Certainly the most engaging of the recent wave of octopus stories, for reading aloud or reading alone.

READ REVIEW

LOVE, AGNES

POSTCARDS FROM AN OCTOPUS

Toward the end of her short life, an octopus exchanges a series of postcards with others around her, including a boy on a pier and her newly hatched eggs.

Spread by spread, a simple narrative accompanied by postcard messages provides clever introduction to the life of a giant Pacific octopus. Though Latham’s story is thoroughly fantastic, both author and illustrator have been respectful to this amazing creature, describing realistic behaviors and depicting her relatively accurately, right down to the rectangular pupils of her eyes and her senescent color change. Agnes the octopus squeezes herself into a jar and later into a crevice in the rocks. As “Crabby Crab” requests, she stops eating crabs, but only because she’s ready to lay her eggs. She evades a predator by ejecting a cloud of ink. She quietly tends her eggs until they hatch, and then she bids the world goodbye. She has final advice for her pen pal Andrew, too: “You can’t be mad or sad when you’re swimming. Try it.” Backmatter offers further information about octopuses (including the correct plural) as well as solid suggestions for further reading. Baker’s appealing collage, acrylic paint, and digital illustrations are full of deep-sea color and abound with interesting patterns and textures. They include other thoroughly recognizable sea dwellers.

Certainly the most engaging of the recent wave of octopus stories, for reading aloud or reading alone. (Informational picture book. 4-7)

Pub Date: Oct. 1, 2018

ISBN: 978-1-5124-3993-9

Page Count: 32

Publisher: Millbrook/Lerner

Review Posted Online: July 16, 2018

Kirkus Reviews Issue: Aug. 1, 2018

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THE WONKY DONKEY

The print version of a knee-slapping cumulative ditty.

In the song, Smith meets a donkey on the road. It is three-legged, and so a “wonky donkey” that, on further examination, has but one eye and so is a “winky wonky donkey” with a taste for country music and therefore a “honky-tonky winky wonky donkey,” and so on to a final characterization as a “spunky hanky-panky cranky stinky-dinky lanky honky-tonky winky wonky donkey.” A free musical recording (of this version, anyway—the author’s website hints at an adults-only version of the song) is available from the publisher and elsewhere online. Even though the book has no included soundtrack, the sly, high-spirited, eye patch–sporting donkey that grins, winks, farts, and clumps its way through the song on a prosthetic metal hoof in Cowley’s informal watercolors supplies comical visual flourishes for the silly wordplay. Look for ready guffaws from young audiences, whether read or sung, though those attuned to disability stereotypes may find themselves wincing instead or as well.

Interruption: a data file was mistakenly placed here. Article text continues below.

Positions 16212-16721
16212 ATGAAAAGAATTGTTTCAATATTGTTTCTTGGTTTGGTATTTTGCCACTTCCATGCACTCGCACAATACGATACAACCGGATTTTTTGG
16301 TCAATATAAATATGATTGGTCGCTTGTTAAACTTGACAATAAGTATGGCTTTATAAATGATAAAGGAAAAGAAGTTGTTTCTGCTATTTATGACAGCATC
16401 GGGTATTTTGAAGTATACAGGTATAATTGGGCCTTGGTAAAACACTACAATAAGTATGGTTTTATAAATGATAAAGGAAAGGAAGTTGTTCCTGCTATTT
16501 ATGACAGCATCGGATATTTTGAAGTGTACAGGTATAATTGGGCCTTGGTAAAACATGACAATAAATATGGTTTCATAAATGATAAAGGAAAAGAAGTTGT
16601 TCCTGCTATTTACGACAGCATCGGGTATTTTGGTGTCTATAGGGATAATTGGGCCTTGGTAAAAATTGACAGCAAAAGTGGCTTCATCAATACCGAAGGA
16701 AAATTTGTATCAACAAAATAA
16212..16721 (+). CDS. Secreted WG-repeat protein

Hee haw. (Picture book. 5-7)

Pub Date: May 1, 2010

ISBN: 978-0-545-26124-1

Page Count: 26

Publisher: Scholastic

Review Posted Online: Dec. 29, 2018

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Should be packaged with an oxygen supply, as it will incontestably elicit uncontrollable gales of giggles.

THE DINKY DONKEY

Even more alliterative hanky-panky from the creators of The Wonky Donkey (2010).

Operating on the principle (valid, here) that anything worth doing is worth overdoing, Smith and Cowley give their wildly popular Wonky Donkey a daughter—who, being “cute and small,” was a “dinky donkey”; having “beautiful long eyelashes” she was in consequence a “blinky dinky donkey”; and so on…and on…and on until the cumulative chorus sails past silly and ludicrous to irresistibly hysterical: “She was a stinky funky plinky-plonky winky-tinky,” etc. The repeating “Hee Haw!” chorus hardly suggests what any audience’s escalating response will be. In the illustrations the daughter sports her parent’s big, shiny eyes and winsome grin while posing in a multicolored mohawk next to a rustic boombox (“She was a punky blinky”), painting her hooves pink, crossing her rear legs to signal a need to pee (“winky-tinky inky-pinky”), demonstrating her smelliness with the help of a histrionic hummingbird, and finally cozying up to her proud, evidently single parent (there’s no sign of another) for a closing cuddle.

Should be packaged with an oxygen supply, as it will incontestably elicit uncontrollable gales of giggles. (Picture book. 4-6)

Pub Date: Nov. 5, 2019

ISBN: 978-1-338-60083-4

Page Count: 24

Publisher: Scholastic

Review Posted Online: Oct. 13, 2019

Kirkus Reviews Issue: Nov. 1, 2019

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